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From left to right, Curt Anderson, Deb Goeken, Dean Krakel, Janet Reeves and Steve Miller review the daily images to select for the final newspaper on the last day of the Rocky Mountain News Thursday, Feb. 26. The News is the latest - and largest - newspaper to fail in a recession that has been especially brutal for the industry. AP / The Denver Post / Marie Griffin



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Rocky Mountain News courts reporter Sue Lindsay packs up a box with some of her personal belongings at the newspaper's offices Feb. 26 in Denver. E.W. Scripps Co. executives announced to employees that tomorrow's edition of the News would be its last after almost 150 years of publishing. Getty Images / Marc Piscotty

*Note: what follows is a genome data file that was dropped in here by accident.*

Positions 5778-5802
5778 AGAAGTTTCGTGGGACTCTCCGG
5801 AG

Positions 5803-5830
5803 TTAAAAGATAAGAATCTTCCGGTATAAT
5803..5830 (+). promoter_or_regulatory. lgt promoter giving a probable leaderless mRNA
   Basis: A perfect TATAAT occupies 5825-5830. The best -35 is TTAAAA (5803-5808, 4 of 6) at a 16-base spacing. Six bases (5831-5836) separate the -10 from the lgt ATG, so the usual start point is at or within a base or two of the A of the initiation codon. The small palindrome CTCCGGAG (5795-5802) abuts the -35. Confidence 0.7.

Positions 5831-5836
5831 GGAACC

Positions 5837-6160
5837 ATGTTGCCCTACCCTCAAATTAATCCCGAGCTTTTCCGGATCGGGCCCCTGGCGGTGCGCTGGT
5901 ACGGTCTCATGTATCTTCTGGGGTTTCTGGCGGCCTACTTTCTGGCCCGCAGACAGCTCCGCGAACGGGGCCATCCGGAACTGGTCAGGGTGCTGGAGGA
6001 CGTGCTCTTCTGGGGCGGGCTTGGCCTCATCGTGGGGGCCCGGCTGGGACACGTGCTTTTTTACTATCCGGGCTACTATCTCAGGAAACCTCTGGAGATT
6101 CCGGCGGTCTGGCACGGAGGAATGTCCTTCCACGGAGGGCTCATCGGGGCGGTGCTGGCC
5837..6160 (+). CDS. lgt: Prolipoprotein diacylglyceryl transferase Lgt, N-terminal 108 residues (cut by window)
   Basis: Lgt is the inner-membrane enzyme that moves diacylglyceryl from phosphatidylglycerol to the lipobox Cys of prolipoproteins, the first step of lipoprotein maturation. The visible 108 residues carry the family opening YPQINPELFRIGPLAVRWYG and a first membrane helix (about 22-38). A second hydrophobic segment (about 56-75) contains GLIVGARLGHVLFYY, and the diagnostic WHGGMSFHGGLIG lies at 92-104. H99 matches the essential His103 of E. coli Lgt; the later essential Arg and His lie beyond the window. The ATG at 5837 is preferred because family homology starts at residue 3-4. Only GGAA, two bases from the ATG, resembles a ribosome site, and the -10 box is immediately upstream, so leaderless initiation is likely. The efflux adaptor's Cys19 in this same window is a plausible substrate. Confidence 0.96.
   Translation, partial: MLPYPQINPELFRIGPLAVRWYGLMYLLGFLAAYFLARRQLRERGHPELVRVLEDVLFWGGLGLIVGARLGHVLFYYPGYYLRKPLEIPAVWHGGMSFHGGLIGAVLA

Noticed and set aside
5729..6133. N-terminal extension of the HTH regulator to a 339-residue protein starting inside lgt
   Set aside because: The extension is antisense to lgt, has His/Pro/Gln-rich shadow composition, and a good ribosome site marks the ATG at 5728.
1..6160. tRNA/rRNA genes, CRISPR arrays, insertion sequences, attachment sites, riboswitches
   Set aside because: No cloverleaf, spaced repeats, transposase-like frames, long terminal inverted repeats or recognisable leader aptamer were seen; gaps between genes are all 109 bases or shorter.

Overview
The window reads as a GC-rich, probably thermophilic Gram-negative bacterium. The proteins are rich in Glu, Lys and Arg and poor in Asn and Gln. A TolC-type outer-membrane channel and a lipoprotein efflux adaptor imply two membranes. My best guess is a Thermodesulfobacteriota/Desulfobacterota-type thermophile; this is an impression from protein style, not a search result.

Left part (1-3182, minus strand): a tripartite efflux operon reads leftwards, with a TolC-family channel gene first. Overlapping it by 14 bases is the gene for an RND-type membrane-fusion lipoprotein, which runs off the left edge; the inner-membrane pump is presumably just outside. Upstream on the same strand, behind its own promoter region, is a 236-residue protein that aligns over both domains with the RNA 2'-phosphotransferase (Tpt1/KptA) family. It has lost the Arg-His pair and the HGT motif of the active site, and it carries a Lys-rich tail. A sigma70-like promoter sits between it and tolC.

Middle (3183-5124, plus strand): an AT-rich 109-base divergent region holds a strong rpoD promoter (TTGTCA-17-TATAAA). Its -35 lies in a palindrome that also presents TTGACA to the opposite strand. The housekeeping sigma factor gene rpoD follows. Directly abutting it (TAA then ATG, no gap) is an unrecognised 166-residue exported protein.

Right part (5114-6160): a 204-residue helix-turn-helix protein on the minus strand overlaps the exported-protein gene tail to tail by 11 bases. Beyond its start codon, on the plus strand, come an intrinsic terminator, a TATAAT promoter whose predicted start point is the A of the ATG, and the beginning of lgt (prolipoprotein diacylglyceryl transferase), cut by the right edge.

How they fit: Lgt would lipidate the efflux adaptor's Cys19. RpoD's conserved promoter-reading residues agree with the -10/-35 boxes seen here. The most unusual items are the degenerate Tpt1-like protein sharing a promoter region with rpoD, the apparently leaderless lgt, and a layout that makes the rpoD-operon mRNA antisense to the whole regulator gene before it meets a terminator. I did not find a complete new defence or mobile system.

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Rocky Mountain News reporters April Washington and Daniel Chacon walk arm-in-arm through the newsroom Feb. 26 in Denver, Colo.. Executives with News parent company E.W. Scripps announced to employees that tomorrow's edition of the newspaper would be its last after almost 150 years of publishing. The newspaper had been put up for sale by Scripps, but the search for a buyer proved unsuccessful. The closure will cost 228 newsroom employees their jobs. Getty Images / Marc Piscotty



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The printing presses for the Rocky Mountain News are seen at the printing plant in Denver, Thursday, Feb. 26. The Rocky Mountain News, Colo.'s oldest newspaper and a Denver fixture since 1859, will publish its last edition Friday. Owner E.W. Scripps Co. said Thursday the newspaper lost $16 million last year and the company was unable to find a buyer. AP / The Denver Post / John Leyba